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Zimbabwe's Education System Crippled on First School Day

Very few teachers turned up to work on the first day of Zimbabwe's 2009 school year. They are being paid in Zimbabwe dollars and their salary will not buy a single loaf of bread. Education had been President Robert Mugabe's finest achievement, but now most children at government schools have no teachers.

Last year nearly four million children at government schools had only 23 consecutive days of education. It is going to be much worse in 2009 if the first day of the school year is anything to go by.

Most of Harare's schools were closed on the first day, which had been postponed for two weeks as 2008 examinations had not been marked. They have still not been marked.

At a high school in a high density southern Harare suburb, Zengeza 2, the headmaster arrived and left after a few hours. He said parents had been asked to pay about $10 US for the term, but only 10 out of 1,000 pupils' parents had paid.

At Chaminuka Primary School in St. Mary's, 25 kilometers south of Harare, a caretaker said not a single pupil had attended in the past six months, and he expected it would be no better this year.

A 12-year-old orphan girl, called Tatenda, has finished her fourth year at school and her education has now stopped because she does not have any money. She was begging for money with three friends in a Harare suburb.

"I live with my grandmother. There is no anything to go to school, there is no food, there is no clothes, there is no anything to give to me. I finished grade four, there is no money, Madam, please everyday I am coming here to beg for help. There is no going to school, no going to school, for me, no going to school," she said.

The headmaster of Dungwiza Primary School, south of Harare, said he did not bother to withdraw his salary from the bank last week as it is worth nothing. He said he was a graduate and was surviving by selling clothes on the streets.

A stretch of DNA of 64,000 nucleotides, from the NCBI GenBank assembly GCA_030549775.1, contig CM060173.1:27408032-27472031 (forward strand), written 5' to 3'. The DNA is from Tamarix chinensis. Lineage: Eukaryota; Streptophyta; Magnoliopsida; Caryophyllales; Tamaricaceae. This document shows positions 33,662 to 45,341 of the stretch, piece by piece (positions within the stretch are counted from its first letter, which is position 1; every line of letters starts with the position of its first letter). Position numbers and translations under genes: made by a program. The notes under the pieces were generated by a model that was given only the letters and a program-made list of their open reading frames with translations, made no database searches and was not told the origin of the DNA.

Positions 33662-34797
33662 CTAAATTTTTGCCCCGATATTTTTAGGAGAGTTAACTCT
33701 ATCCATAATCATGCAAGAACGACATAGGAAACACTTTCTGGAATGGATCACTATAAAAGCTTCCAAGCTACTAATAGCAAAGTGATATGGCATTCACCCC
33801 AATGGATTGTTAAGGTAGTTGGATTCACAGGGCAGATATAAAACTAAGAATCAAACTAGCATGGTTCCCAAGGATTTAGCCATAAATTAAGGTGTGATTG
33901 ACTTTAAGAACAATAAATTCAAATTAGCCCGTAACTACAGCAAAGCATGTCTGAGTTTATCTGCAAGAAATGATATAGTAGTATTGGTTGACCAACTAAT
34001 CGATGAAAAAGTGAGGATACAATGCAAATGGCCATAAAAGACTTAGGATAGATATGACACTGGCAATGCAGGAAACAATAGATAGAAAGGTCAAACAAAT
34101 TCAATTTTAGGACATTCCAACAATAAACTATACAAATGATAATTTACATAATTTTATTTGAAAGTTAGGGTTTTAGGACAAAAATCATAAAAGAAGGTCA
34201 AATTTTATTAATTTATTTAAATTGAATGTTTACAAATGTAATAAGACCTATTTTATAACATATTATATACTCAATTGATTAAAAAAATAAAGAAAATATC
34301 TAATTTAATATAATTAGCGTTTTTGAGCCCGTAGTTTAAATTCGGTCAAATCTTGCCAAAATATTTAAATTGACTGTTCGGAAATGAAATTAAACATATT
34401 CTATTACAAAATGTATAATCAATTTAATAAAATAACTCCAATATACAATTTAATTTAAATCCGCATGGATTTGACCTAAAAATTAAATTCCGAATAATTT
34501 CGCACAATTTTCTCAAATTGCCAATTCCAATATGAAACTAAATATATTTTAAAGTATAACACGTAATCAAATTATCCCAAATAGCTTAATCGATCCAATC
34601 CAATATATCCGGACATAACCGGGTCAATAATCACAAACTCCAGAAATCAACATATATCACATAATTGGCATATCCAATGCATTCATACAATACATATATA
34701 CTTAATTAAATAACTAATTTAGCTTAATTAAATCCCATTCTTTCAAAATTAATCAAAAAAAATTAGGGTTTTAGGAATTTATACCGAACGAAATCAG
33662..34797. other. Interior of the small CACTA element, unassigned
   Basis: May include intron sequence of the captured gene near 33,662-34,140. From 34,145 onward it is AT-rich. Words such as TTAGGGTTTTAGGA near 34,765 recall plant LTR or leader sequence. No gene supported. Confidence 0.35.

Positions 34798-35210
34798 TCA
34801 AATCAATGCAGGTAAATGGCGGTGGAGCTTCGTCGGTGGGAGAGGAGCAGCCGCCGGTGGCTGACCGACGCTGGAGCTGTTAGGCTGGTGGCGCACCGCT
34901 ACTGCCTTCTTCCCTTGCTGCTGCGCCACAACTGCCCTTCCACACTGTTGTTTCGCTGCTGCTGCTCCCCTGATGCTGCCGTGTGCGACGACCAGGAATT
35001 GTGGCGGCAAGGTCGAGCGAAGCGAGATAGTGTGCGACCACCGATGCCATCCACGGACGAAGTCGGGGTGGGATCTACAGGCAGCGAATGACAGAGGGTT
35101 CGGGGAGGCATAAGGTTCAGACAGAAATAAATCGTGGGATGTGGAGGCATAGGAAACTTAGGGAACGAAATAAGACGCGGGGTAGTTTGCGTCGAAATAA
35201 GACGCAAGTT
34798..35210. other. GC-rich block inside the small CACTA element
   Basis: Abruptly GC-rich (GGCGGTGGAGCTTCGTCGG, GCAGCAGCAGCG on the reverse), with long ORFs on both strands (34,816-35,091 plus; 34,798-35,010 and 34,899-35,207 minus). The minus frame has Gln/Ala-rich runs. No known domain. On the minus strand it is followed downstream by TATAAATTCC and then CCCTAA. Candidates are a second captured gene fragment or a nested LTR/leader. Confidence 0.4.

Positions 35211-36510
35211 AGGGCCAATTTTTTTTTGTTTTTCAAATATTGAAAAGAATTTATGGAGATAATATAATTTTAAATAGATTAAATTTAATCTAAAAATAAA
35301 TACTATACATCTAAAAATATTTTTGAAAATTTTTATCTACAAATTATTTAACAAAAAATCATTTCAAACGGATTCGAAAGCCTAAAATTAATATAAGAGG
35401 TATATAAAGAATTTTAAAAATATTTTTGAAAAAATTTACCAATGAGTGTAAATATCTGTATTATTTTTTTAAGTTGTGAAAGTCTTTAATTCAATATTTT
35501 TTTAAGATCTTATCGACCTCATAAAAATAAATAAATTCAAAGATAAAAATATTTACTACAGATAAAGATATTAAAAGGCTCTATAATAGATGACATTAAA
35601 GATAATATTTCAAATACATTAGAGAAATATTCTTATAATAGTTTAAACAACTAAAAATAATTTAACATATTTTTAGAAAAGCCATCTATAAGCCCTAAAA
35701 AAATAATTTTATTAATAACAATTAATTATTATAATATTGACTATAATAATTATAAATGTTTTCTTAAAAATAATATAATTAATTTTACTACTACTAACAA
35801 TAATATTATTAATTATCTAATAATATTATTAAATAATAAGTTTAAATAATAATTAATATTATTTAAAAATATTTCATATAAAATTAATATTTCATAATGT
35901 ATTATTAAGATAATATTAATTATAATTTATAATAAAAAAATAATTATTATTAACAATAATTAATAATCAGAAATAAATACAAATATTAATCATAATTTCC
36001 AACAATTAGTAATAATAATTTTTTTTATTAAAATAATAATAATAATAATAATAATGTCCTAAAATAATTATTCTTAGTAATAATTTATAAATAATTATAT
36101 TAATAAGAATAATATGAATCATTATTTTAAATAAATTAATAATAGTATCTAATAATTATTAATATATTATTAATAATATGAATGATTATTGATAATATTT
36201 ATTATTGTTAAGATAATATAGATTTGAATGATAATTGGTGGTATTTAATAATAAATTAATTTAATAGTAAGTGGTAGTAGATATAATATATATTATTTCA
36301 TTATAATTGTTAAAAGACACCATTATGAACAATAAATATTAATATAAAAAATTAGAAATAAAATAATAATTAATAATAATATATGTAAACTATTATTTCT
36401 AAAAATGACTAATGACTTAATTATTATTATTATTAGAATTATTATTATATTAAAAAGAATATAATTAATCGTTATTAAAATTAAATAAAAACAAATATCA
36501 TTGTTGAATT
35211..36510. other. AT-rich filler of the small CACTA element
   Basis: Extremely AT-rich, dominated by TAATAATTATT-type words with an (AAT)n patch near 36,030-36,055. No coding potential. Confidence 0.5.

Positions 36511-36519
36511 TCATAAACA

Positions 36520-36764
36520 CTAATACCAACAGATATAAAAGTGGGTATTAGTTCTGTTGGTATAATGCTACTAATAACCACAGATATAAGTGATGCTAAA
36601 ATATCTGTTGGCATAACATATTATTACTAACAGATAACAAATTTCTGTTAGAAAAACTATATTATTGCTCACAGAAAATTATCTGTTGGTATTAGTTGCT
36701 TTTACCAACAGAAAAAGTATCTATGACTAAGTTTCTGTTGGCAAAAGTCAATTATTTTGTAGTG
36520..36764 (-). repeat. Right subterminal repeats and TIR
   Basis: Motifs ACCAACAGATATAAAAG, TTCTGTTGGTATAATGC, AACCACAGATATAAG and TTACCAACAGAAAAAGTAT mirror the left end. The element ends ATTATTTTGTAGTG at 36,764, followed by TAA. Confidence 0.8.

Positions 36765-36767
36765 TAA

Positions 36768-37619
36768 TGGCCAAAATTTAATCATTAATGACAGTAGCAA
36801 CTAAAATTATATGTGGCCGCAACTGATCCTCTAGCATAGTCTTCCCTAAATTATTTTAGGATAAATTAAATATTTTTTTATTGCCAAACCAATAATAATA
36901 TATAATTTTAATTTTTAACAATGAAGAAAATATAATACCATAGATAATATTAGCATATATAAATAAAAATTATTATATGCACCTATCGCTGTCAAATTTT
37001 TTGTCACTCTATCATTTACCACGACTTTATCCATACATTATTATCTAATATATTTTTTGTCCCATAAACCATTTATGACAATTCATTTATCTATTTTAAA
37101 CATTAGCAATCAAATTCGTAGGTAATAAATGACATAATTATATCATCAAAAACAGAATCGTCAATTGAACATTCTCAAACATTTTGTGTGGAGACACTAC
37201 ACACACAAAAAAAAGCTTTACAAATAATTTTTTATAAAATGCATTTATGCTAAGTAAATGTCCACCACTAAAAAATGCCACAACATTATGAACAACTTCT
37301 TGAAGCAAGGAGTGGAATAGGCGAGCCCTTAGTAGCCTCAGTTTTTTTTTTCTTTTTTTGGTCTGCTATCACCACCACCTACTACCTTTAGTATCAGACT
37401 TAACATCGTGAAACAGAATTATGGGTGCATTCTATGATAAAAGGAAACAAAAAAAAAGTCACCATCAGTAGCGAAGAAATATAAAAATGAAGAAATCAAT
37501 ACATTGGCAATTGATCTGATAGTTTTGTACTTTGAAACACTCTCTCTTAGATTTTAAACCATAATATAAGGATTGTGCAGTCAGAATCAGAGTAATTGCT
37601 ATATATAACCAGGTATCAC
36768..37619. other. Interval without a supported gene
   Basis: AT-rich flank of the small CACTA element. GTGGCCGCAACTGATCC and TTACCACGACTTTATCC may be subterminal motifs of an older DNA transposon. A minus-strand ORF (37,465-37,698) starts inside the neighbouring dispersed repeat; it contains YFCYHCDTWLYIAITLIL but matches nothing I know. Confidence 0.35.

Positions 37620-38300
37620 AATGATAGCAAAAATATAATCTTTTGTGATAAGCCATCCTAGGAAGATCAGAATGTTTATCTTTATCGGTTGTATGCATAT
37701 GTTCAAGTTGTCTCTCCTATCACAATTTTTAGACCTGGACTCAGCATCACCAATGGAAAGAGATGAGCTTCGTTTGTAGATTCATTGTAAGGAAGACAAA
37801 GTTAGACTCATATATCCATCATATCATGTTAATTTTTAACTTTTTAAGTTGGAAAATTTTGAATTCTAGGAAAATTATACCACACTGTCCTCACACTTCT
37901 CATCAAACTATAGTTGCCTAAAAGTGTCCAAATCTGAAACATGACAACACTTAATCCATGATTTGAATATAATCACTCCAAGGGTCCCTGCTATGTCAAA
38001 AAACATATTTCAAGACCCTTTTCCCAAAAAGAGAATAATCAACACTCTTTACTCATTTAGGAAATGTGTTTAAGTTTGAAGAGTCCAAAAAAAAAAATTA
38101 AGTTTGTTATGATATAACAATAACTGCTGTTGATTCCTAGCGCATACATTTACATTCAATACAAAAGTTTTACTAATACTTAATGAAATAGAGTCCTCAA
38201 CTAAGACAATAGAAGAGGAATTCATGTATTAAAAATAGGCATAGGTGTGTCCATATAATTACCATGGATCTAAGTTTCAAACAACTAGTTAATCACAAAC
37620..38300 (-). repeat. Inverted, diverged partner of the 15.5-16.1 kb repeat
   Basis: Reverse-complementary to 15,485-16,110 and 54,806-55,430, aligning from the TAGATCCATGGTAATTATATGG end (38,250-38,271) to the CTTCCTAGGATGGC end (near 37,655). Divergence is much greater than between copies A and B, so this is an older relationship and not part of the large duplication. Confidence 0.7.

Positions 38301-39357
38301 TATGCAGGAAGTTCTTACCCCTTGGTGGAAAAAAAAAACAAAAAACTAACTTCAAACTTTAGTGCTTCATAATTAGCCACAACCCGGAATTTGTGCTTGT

Zimbabwe Congress of Trades Unions President Lovemore Matombo says parents were asked to pay fees to government schools in foreign currency and that once a government loses faith in its own currency it has also lost its sovereignty. He says there is literally no education going on in Zimbabwe, just as there is no health care either.

Progressive Teachers Union President Raymond Majongwe says few children went to schools on opening day across Zimbabwe.

He says there is serious confusion countrywide at schools where teachers last salary was 26 trillion Zimbabwe dollars, or less than one U.S. dollar. Most goods and services are now priced in U.S. dollars.

Majongwe says estimates are that only 60,000 teachers are left in Zimbabwe. He said they had voted with their feet and left the country.

He says the government has wasted scarce foreign currency importing expensive agricultural equipment for Zanu PF supporters, while children went uneducated.

A parent who had come to see whether his child's school had opened went away disappointed. He said the problem was teachers' poor salaries. "For schools to be open it needs teachers, so the children are coming to school, but the teachers are not here, so the government must act on this issue, addressing the teachers problems."

In the wealthier suburbs north of Harare there were also problems, but not as serious. At Highlands Primary School only four out of 25 teachers turned up for work on the first day of term.